"I said from that time, 'We've done too much. We've come too far to win the game against a team like [the Yankees] that has so much talent and firepower in the pen. We were supposed to win. I think that's the bottom line."
The first two days of this series were a testament to the emotional swings that mark the postseason. Trevor Bauer, a seemingly risky choice to start Game 1, dominated the Yankees from the first pitch. And Kluber, who barely gave opponents a sniff while seizing the Cy Young Award from Chris Sale's grip in September, looked out of sorts from the first inning. Of Kluber's 76 pitches, an uncharacteristically low 45 were strikes.
"There are days when you don't feel good but you go out there and kind of manage it and find a way to get through it," Kluber said. "I just didn't have good command tonight. Didn't execute pitches. I threw way too many balls, and it seemed like when I did throw strikes, they were right over the heart of the plate."
If Kluber's cameo was confounding, Encarnacion's injury could have been emotionally devastating. Beyond his team-high 38 homers, 107 RBIs and .377 on base percentage, he's a popular presence in the clubhouse and a particular favorite of the team's young double-play combo, Francisco Lindor and Jose Ramirez. There were some anxious and disquieting moments after Encarnacion jammed his ankle and bent it in an unnatural way to try to avoid being doubled off second.
Francona, whose uncanny sense of crisis management stems from his intimate knowledge of his players' strengths, sought out Lindor to bolster his teammates' spirits after Encarnacion's injury threatened to suck the life out of the dugout.
"I told him, 'Hey, we can't act like we got hit in the stomach and got the wind knocked out of us,'" Francona said. "I said, 'Keep them going.' And he certainly does that. He's wise beyond his years."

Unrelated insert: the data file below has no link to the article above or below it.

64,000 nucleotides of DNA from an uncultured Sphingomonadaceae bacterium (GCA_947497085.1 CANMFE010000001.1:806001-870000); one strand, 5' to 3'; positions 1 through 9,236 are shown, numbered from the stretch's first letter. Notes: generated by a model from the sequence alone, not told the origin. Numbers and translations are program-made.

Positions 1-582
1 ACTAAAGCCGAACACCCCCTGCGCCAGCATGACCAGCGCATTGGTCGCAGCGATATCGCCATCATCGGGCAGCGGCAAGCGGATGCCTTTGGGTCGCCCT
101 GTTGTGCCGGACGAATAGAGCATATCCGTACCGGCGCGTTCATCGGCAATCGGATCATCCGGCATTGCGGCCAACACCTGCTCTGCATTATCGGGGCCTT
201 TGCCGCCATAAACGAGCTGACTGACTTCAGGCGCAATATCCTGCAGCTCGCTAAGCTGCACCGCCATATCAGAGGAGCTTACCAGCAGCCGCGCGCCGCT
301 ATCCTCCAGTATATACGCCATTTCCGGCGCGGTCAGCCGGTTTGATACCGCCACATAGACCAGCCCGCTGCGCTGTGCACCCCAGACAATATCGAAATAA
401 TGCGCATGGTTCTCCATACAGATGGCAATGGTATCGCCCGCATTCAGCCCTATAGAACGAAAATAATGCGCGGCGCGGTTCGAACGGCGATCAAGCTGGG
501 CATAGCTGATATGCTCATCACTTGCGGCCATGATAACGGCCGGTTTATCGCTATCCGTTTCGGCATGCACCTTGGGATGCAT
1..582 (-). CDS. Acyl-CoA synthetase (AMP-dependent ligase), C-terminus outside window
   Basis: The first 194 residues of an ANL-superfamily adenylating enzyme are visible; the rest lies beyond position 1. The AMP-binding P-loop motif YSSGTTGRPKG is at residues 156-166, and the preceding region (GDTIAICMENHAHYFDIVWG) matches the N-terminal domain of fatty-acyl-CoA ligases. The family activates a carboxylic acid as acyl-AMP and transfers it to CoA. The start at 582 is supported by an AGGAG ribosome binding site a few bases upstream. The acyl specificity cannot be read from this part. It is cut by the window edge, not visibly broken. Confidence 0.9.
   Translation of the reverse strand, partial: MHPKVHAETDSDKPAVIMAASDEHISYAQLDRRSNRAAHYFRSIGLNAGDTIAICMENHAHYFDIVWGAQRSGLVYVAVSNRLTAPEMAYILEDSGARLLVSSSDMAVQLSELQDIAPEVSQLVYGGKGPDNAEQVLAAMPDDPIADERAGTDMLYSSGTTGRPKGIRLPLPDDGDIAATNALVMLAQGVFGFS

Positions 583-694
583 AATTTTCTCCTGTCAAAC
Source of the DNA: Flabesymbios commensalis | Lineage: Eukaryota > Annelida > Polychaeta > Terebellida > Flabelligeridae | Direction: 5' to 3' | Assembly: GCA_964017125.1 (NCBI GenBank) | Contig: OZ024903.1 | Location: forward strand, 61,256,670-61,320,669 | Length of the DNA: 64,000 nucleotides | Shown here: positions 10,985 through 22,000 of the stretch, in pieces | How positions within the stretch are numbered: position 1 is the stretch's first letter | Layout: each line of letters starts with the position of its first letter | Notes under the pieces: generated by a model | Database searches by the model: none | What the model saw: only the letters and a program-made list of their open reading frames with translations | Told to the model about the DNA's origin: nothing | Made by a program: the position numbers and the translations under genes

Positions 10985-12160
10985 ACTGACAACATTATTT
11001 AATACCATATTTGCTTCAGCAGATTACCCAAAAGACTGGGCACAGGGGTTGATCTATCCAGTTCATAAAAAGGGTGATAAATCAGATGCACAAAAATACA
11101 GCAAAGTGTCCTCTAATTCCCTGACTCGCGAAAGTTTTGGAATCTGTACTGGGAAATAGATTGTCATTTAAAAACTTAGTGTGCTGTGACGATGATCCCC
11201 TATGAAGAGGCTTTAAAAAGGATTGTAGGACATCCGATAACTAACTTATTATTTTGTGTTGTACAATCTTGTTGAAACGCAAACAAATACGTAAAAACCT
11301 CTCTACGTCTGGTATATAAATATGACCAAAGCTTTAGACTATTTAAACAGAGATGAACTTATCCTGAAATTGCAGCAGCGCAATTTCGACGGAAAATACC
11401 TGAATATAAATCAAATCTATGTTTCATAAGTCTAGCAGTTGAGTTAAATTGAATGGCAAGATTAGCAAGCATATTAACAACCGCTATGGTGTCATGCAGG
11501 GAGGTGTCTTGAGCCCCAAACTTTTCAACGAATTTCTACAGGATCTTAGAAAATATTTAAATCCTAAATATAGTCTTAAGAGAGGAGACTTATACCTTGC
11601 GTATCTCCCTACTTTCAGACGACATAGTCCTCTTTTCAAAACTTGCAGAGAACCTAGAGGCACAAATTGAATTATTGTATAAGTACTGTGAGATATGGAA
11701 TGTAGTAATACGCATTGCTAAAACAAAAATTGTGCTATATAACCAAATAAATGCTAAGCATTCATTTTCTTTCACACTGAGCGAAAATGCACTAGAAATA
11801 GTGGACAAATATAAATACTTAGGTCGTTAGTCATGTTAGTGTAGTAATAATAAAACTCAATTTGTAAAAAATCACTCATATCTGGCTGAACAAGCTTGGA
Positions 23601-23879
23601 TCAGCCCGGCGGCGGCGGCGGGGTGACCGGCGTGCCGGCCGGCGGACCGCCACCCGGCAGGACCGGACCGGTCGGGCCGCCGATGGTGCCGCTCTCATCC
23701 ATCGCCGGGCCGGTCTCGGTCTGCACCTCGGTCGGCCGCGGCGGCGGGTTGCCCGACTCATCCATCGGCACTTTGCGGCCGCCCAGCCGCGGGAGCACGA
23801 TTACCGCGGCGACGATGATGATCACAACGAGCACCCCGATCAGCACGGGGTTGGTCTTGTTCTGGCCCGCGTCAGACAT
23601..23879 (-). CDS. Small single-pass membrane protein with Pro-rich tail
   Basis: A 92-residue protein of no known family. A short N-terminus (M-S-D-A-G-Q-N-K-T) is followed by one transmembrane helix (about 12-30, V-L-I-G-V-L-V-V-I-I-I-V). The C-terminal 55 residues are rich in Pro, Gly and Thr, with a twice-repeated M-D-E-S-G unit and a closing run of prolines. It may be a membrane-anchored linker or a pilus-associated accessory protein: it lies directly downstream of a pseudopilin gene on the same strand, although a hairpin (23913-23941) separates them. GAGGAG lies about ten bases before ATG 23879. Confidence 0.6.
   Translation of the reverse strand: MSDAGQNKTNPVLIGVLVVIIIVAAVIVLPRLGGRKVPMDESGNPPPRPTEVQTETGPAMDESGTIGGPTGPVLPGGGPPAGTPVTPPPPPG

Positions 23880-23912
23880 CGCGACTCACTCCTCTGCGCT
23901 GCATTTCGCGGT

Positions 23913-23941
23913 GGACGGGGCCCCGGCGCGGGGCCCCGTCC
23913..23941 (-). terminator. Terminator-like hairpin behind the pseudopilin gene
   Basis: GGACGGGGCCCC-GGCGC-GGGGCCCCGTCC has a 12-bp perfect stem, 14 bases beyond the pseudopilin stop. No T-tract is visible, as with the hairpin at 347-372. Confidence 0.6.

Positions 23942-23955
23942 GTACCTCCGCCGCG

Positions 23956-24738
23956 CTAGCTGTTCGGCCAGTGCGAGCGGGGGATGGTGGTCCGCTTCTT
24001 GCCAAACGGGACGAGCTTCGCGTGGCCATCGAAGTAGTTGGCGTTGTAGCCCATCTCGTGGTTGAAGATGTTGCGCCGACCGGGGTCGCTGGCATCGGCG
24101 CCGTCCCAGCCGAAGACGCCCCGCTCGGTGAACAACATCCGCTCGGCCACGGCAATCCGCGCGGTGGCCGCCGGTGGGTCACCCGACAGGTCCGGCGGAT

A series of pivotal moments added up to one gargantuan comeback. Lindor provided the biggest moment when he drove a Chad Green slider off the right-field foul pole to join Jim Thome, Albert Belle and Elmer Smith -- of the 1920 Tribe -- as the only Cleveland players with postseason grand slams.
"As soon as I hit it, I knew it had a chance of going out," Lindor said. "After a couple of steps, I was like, 'No, don't go foul, please. Just stay fair.' I started blowing on it a little bit."
Bryan Shaw, Andrew Miller, Joe Smith, Allen and Josh Tomlin combined for 8⅔ innings of shutout relief to give the Indians a chance to come back. And Gomes was a two-way hero. After third baseman Erik Gonzalez made a potentially crucial throwing error, Gomes erased the mistake by picking pinch runner Ronald Torreyes off second base. And Gomes' game-winning at-bat against Betances was a monument to focus and tenacity.
As the ball rattled around the left-field corner and Austin Jackson touched home plate to make it 9-8, the Indians streamed onto the field and celebrated something greater than the final score. If they're able to break their 69-year drought and go on the finish the job and win the World Series, they might reflect upon this game as a signature achievement in their season.
"I'm not good at ranking," Francona said. "But it was an honor to be a part of that game."
And as the 37,681 fans at Progressive Field on Friday will attest, it was a joy to watch.